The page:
Last Updated on November 16, 2021
The New Hampshire Department of Education has launched a system for parents to report cases of racist anti-white discrimination against their children from teachers and schools.
Earlier this year, New Hampshire, along with a number of other states, effectively banned the teaching of anti-white Critical Race Theory in public schools, as well as banning teaching materials that could be considered racist by any definition.
The budget was signed into law by Republican Governor Chris Sununu in June includes a ban on any government employer, including public schools, from teaching any of the following:
- That people of one age, sex, gender identity, sexual orientation, race, creed, color, marital status, familial status, mental or physical disability, religion, or national origin, are inherently superior or inferior to people of another group;
- That anyone from the named groups is inherently racist, sexist, or oppressive, whether consciously or unconsciously;
- That an individual should be discriminated against or receive adverse treatment solely or partly because of their identity;
- That people of one identified group cannot and should not attempt to treat others equally.
The bill further included protection from repercussions for any public employee who refused to take part in a program that espoused those values, and that the parents of any pupil who were taught as such could launch civil action against the schools that did so. Teachers who were involved in teaching the discriminatory messages could face sanctions from their school boards.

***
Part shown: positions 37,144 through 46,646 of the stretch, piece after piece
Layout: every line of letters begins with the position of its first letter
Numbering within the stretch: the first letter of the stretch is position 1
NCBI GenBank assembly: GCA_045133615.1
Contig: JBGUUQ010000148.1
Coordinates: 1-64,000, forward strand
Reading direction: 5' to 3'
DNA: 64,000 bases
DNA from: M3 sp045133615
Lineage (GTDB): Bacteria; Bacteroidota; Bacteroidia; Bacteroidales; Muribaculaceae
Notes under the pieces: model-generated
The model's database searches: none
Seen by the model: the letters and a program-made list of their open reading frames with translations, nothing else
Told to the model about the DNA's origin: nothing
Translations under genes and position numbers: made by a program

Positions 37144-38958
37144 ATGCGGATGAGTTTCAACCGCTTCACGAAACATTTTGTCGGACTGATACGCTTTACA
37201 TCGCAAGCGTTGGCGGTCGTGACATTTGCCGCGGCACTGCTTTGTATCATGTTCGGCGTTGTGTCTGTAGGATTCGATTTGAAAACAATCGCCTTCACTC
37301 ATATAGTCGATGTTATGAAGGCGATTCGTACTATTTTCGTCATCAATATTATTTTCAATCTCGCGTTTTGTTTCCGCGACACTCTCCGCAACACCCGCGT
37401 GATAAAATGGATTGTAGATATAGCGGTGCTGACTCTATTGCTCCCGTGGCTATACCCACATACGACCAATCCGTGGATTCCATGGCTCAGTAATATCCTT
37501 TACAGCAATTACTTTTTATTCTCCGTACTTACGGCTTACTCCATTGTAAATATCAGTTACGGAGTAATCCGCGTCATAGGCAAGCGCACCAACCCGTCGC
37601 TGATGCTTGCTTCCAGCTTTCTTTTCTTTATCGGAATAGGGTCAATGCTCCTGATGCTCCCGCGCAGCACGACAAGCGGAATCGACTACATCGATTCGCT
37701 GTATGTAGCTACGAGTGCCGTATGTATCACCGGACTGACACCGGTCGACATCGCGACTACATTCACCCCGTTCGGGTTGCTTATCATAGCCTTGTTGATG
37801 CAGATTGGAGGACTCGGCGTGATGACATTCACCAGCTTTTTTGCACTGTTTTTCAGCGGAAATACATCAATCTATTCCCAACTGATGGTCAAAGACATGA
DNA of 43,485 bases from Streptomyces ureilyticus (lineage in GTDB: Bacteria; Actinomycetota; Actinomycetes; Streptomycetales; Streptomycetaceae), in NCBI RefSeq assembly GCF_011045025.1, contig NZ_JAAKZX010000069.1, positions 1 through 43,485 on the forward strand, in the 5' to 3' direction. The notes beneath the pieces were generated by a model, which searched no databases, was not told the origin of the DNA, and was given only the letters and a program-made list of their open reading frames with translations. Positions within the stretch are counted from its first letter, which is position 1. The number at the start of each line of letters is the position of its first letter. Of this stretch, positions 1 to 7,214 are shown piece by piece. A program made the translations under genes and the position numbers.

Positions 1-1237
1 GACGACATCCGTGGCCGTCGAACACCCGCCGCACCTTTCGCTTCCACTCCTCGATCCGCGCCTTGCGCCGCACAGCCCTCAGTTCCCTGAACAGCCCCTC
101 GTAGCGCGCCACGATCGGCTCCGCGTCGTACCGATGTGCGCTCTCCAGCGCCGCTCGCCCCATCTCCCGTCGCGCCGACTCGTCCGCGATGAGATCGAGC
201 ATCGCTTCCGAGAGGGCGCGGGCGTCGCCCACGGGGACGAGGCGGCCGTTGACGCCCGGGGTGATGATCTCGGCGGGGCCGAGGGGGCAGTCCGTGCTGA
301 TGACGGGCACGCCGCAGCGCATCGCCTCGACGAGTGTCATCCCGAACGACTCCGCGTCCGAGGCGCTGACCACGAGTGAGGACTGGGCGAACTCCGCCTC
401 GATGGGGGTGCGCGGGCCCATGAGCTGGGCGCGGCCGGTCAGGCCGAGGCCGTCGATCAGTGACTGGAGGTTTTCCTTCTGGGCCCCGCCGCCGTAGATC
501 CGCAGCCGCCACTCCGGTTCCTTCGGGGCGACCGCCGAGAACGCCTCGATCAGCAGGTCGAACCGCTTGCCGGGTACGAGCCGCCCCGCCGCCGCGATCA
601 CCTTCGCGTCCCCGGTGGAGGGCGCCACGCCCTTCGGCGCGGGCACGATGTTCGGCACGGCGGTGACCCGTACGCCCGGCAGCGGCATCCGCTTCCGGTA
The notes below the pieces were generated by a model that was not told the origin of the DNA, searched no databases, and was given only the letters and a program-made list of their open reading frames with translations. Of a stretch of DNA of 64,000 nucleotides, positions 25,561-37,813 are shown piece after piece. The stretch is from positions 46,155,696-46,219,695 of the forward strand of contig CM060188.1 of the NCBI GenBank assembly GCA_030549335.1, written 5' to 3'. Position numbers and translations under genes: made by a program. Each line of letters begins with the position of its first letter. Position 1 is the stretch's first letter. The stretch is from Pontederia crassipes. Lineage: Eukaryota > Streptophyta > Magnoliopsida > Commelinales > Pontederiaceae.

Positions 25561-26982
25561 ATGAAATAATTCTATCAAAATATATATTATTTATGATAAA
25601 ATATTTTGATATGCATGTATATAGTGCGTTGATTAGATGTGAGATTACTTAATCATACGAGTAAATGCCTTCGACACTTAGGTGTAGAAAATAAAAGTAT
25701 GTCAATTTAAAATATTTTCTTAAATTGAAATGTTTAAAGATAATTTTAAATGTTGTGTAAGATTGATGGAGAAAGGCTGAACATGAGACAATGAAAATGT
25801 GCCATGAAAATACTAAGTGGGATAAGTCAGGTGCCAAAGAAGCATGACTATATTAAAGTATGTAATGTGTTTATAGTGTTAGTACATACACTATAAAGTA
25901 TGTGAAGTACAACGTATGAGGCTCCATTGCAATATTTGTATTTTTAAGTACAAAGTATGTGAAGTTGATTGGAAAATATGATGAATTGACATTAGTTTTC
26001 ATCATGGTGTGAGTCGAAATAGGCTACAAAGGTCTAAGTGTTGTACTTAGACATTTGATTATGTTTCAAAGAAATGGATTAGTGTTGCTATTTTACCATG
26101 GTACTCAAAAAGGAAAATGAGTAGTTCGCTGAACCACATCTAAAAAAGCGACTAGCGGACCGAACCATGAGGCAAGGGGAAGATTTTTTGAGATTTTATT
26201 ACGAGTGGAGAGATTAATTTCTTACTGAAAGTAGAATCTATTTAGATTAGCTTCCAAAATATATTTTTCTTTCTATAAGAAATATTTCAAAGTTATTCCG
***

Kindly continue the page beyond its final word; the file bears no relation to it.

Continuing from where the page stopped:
Last week, the New Hampshire Department of Education decided to put the legislation into action, and produced a new webpage and questionnaire form for parents to easily report an active case of any discrimination that was forbidden by HB2.
The alleged discrimination would then be investigated by the New Hampshire Commission for Human Rights, who would then decide whether there was enough evidence as to if the complainant should file a formal charge. (READ MORE: FBI Targets Anti-CRT Parents Using Counterterrorism Tools After NSBA Letter, Garland Memo – Whistleblower)
The bill, however, did make clear that the discussion of “the historical existence of ideas and subjects identified” was not banned, as long as it was “part of a larger course of academic instruction.” Guidance produced by the New Hampshire Attorney General’s office in July said that teachers would not be in violating of the law simply for making some students “uncomfortable,” or for discussing current events, such as Black Lives Matter protests.
The teaching of anti-white Critical Race Theory sparked backlash across the country, and arguably reached a high water mark after this legislation was passed, with the election of Republican Glenn Youngkin to the position of Virginia Governor, who stood with parents against Democrat candidate McAuliffe, who during the campaign suggested that they should have no input into the education of the children.